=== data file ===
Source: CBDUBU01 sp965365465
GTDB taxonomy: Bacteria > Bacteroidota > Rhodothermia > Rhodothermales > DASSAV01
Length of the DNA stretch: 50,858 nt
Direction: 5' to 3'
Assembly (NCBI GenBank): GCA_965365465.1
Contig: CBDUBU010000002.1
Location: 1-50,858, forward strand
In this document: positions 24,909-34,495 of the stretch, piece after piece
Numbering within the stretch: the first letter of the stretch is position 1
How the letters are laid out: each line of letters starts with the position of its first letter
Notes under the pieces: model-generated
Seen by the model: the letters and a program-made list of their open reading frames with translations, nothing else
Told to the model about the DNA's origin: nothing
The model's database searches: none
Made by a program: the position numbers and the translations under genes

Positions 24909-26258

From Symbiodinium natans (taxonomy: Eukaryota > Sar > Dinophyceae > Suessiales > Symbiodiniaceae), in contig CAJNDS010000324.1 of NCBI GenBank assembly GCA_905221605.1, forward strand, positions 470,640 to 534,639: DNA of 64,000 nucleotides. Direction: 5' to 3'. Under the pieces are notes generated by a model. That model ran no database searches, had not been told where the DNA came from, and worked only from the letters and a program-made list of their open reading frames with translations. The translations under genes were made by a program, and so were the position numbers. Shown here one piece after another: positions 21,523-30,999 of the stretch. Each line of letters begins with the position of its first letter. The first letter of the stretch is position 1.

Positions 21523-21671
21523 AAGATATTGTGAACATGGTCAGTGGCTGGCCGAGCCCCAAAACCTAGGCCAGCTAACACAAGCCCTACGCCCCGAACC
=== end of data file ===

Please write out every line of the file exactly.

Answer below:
Source: CBDUBU01 sp965365465
GTDB taxonomy: Bacteria > Bacteroidota > Rhodothermia > Rhodothermales > DASSAV01
Length of the DNA stretch: 50,858 nt
Direction: 5' to 3'
Assembly (NCBI GenBank): GCA_965365465.1
Contig: CBDUBU010000002.1
Location: 1-50,858, forward strand
In this document: positions 24,909-34,495 of the stretch, piece after piece
Numbering within the stretch: the first letter of the stretch is position 1
How the letters are laid out: each line of letters starts with the position of its first letter
Notes under the pieces: model-generated
Seen by the model: the letters and a program-made list of their open reading frames with translations, nothing else
Told to the model about the DNA's origin: nothing
The model's database searches: none
Made by a program: the position numbers and the translations under genes

Positions 24909-26258

From Symbiodinium natans (taxonomy: Eukaryota > Sar > Dinophyceae > Suessiales > Symbiodiniaceae), in contig CAJNDS010000324.1 of NCBI GenBank assembly GCA_905221605.1, forward strand, positions 470,640 to 534,639: DNA of 64,000 nucleotides. Direction: 5' to 3'. Under the pieces are notes generated by a model. That model ran no database searches, had not been told where the DNA came from, and worked only from the letters and a program-made list of their open reading frames with translations. The translations under genes were made by a program, and so were the position numbers. Shown here one piece after another: positions 21,523-30,999 of the stretch. Each line of letters begins with the position of its first letter. The first letter of the stretch is position 1.

Positions 21523-21671
21523 AAGATATTGTGAACATGGTCAGTGGCTGGCCGAGCCCCAAAACCTAGGCCAGCTAACACAAGCCCTACGCCCCGAACC